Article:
Raised in Langley, B.C., Thompson Tran’s earliest food memory is eating a Vietnamese duck-blood salad when he was seven years old. He even helped his mother bleed out the duck.
“Growing up relatively poor was a challenge in many ways, however, it rarely meant we had to go without delicious food. My parents [sourced cheap ingredients] and [added] sauces composed of fish, sugar, salt and garlic,” says Tran. Growing up in a home where there was always cheap and pungent but delicious Vietnamese food for dinner set a high standard for what would constitute a good meal.”
Alternating his life between music and hospitality as he grew up, Tran went on to obtain a Bachelor of Music from the University of British Columbia (UBC) while working as a server for AMS Conferences & Catering at UBC and a part-time cook at the campus pub, The Gallery. However, it wasn’t until Tran visited a tapas bar in Granada, Spain with his wife that he realized he wanted to pursue cooking professionally.
“I’ve never been one for academia. I’ve always been creative, so a career in the restaurant [industry] was almost inevitable,” says Tran. “Cooking, studying music and working with my hands has always been a huge part of my life.”
Soon after, Tran earned a diploma from Pacific Institute of Culinary Arts (PICA) in Vancouver and his Level 2 Wine and Spirit Education Trust. For many years, Tran honed his skills at several restaurants in Vancouver, including Bishop’s, Il Giardino and Westwood Plateau Gold and Country Club. Then, Tran’s idea of one day opening his own restaurant came to life with the launch of The Wooden Boat Food Company in 2015.
Initially starting in B.C., Tran moved to Kitchener, Ont. in 2017 to run his eco-friendly catering company from an “eclectic industrial kitchen.” The Wooden Boat also operates as a ghost kitchen, as well as a seasonal restaurant in St. Jacob’s, Ont. Tran serves a rotating array of Vietnamese- and Southeast Asian-inspired dishes, such as Vietnamese Smoked Fried Chicken with Ghost Pepper Hot Honey, Whole Pig Thit Kho, Wok-Fried Bnh Canh and Tapioca Noodles and Beef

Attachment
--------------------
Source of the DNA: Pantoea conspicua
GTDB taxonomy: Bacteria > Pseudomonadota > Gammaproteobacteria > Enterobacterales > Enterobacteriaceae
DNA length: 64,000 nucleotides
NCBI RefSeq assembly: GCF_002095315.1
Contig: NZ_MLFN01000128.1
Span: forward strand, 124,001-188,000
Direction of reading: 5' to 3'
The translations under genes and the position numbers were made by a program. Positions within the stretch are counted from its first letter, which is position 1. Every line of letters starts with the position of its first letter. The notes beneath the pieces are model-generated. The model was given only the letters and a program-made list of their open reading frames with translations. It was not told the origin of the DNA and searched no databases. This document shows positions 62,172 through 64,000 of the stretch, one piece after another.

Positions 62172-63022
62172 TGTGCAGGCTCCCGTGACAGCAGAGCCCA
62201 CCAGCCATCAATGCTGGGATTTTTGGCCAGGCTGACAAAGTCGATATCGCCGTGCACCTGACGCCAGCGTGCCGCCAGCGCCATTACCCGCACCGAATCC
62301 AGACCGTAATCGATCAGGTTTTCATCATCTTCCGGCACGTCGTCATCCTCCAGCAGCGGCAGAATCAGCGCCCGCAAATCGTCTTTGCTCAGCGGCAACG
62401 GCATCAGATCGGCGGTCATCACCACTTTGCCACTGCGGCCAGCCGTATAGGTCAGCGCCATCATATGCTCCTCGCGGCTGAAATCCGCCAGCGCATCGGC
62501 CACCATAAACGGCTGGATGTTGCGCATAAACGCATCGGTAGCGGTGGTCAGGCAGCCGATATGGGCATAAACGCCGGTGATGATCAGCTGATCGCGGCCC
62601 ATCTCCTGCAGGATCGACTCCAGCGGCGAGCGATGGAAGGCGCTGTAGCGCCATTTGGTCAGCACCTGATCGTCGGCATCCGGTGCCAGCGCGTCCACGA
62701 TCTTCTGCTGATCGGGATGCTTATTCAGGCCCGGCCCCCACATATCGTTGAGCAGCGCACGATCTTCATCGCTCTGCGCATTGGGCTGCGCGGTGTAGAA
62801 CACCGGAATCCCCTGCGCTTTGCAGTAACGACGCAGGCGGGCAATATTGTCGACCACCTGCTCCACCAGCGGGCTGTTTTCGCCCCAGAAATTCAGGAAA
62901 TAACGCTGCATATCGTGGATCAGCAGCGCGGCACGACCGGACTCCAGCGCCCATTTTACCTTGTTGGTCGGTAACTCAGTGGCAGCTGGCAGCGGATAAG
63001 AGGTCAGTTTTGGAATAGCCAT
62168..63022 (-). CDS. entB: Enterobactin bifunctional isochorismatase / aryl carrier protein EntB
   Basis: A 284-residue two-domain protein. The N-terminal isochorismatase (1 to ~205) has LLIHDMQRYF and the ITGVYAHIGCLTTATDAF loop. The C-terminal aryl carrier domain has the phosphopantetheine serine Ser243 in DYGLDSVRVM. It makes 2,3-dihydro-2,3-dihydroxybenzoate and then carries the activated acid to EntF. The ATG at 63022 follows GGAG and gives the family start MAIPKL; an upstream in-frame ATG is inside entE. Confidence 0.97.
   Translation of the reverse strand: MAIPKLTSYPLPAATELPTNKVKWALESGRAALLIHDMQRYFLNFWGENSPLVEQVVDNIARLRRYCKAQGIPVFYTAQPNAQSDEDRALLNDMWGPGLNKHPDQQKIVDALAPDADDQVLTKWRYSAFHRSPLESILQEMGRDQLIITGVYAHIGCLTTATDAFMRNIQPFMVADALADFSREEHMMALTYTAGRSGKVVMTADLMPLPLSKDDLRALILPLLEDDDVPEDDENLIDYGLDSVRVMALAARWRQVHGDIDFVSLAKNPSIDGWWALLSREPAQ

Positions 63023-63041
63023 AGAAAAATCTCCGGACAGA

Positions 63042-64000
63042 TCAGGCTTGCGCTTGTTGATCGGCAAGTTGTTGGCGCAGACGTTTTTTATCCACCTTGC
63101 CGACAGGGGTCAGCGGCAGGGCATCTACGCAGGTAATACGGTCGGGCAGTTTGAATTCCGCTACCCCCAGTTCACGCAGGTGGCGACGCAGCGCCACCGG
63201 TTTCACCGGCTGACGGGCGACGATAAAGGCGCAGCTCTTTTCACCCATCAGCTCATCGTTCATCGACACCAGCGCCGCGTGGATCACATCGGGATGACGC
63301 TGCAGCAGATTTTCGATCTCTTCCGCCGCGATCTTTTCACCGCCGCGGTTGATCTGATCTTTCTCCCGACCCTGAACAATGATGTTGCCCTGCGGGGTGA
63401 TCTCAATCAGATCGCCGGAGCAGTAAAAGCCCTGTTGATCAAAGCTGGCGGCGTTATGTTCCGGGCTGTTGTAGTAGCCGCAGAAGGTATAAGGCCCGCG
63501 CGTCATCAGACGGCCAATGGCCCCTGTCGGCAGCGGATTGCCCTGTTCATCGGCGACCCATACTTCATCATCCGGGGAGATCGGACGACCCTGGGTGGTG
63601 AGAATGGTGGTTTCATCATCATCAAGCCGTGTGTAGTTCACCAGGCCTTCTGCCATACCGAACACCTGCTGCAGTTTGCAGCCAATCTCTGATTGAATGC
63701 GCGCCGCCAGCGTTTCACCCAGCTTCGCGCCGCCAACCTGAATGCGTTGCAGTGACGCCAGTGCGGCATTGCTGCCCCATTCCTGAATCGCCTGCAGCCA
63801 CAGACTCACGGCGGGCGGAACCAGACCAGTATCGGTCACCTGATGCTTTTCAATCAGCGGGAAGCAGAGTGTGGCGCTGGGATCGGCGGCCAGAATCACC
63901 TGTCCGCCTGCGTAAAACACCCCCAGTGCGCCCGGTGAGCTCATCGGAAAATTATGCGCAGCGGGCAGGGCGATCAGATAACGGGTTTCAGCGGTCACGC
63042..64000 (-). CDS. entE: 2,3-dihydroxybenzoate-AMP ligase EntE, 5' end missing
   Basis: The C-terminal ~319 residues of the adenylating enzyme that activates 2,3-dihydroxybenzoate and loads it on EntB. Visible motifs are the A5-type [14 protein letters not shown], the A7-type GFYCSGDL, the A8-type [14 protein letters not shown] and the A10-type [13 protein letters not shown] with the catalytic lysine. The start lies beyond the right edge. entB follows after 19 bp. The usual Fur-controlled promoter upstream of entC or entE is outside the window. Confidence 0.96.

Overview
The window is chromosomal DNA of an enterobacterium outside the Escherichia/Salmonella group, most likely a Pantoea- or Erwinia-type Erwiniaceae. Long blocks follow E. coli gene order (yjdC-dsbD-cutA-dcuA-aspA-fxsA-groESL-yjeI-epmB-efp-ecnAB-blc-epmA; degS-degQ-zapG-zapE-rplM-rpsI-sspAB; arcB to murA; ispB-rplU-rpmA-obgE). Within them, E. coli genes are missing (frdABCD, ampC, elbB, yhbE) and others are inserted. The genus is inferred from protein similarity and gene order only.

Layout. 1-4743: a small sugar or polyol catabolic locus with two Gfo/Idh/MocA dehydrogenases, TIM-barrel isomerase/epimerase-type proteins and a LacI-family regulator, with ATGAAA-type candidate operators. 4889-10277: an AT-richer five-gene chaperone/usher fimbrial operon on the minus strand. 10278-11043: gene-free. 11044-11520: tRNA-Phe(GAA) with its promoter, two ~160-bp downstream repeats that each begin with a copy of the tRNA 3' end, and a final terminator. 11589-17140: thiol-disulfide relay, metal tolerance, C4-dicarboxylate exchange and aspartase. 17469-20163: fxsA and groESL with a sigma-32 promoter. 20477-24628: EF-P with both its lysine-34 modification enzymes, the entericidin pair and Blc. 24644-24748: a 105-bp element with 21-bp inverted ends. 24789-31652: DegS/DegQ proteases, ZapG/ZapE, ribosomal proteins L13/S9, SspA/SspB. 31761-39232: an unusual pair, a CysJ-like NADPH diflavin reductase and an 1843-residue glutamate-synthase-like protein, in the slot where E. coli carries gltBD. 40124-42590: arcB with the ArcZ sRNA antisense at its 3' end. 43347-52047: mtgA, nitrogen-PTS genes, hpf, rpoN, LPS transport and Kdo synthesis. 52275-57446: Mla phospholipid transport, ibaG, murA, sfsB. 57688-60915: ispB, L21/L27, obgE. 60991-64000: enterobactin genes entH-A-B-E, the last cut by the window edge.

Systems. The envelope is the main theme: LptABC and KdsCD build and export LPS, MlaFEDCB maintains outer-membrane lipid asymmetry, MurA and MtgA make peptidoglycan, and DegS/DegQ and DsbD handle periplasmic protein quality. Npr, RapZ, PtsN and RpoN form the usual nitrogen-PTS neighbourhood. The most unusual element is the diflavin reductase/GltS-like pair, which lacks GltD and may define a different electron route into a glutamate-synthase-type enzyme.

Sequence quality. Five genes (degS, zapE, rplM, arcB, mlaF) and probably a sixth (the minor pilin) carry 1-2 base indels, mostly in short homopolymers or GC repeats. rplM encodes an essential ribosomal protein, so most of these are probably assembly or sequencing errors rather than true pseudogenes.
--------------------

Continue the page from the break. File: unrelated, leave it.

“I tend to eat fatty and pungent foods with good acidity and bold flavours that are a balance of sweet, salty, sour and spicy, with accents of freshness and textural contrast,” says Tran. “I cook the way I like to eat.”
To date, Tran says his greatest accomplishment has been his ability to navigate and work through the COVID-19 pandemic. “My greatest accomplishment has been the success I’ve seen in the last two years. We’ve been able to pivot, change our business model and grow our business without sacrificing our values and ethos. The fact that we’re still able to support our local farmers by purchasing high-quality proteins is a blessing.”
Exploring other avenues of entrepreneurship, Tran has also launched a restaurant retail-product line. So far, the product lineup includes Nuoc Cham, a flagship Vietnamese dipping sauce, and Ot, a sweet chili sauce, which can be found in more than 300 retailers across Canada. In 2022, Tran will be rolling out additional products.
Tran is ambitious and hardworking, and his future is bright as he looks to expand his sauce business into international markets and help develop the Growing Chefs! charity and its programs further in the Waterloo region.
“Food accessibility, food literacy and food education are incredibly important to me and it’s where I ultimately see my future in the foodservice and hospitality space,” says Tran.
Throughout his career, Tran has naturally found that the chef and the musician have a lot in common. The more they practice, the better they get.
BY NICOLE DI TOMASSO